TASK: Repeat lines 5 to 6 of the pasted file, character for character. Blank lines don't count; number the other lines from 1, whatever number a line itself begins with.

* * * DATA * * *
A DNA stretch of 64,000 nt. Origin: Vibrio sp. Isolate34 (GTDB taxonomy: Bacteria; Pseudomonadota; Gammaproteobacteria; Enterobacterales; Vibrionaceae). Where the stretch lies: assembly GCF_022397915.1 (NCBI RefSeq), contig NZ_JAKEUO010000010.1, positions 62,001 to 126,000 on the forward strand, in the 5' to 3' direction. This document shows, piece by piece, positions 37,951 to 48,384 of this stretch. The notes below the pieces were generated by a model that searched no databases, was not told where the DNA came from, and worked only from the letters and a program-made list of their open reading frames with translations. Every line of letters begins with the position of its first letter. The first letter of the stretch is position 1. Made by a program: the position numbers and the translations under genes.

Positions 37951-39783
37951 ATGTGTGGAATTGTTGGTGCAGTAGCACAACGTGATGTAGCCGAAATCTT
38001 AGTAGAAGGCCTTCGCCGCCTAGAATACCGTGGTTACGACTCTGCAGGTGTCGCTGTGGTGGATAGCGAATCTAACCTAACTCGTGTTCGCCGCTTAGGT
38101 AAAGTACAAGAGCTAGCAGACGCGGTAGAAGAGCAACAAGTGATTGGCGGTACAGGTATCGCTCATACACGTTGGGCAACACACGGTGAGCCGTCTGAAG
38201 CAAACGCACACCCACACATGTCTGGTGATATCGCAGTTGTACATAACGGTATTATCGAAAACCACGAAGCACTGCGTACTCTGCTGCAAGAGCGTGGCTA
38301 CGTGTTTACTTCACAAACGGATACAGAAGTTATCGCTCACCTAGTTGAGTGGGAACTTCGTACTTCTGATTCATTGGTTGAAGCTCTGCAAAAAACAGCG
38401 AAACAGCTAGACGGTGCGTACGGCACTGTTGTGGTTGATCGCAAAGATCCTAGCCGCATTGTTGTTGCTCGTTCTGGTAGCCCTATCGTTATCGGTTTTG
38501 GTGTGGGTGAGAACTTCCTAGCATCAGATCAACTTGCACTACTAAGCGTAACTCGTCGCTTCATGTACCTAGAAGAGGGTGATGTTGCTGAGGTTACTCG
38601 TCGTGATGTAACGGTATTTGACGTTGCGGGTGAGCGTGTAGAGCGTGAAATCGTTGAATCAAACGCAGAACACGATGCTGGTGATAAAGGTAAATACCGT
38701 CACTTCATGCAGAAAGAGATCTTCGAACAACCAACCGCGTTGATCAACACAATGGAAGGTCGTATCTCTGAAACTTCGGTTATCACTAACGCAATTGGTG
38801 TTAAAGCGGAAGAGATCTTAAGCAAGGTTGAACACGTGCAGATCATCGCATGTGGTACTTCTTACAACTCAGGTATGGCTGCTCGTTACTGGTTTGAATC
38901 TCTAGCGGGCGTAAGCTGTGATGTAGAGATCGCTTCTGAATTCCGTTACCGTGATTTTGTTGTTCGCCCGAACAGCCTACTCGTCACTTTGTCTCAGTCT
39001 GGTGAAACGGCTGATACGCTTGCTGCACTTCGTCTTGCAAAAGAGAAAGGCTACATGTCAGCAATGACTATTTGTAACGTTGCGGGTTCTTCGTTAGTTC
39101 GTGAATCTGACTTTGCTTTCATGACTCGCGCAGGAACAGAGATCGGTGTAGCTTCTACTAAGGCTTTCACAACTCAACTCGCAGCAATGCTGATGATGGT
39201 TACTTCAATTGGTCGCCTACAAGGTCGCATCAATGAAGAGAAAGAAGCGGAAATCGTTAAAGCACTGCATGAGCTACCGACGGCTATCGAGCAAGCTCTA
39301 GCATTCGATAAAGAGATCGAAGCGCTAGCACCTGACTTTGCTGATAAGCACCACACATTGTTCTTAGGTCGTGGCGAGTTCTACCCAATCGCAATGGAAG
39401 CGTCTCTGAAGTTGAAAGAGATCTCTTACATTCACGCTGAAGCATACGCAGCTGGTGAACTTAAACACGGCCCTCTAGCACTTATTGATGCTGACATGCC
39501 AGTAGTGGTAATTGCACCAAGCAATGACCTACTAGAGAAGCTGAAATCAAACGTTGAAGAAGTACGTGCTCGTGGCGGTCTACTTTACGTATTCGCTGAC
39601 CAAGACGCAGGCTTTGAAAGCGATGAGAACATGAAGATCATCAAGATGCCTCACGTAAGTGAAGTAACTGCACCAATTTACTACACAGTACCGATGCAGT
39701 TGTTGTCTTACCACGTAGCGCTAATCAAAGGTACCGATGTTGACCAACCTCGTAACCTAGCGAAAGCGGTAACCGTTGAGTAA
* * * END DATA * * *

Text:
38101 AAAGTACAAGAGCTAGCAGACGCGGTAGAAGAGCAACAAGTGATTGGCGGTACAGGTATCGCTCATACACGTTGGGCAACACACGGTGAGCCGTCTGAAG
38201 CAAACGCACACCCACACATGTCTGGTGATATCGCAGTTGTACATAACGGTATTATCGAAAACCACGAAGCACTGCGTACTCTGCTGCAAGAGCGTGGCTA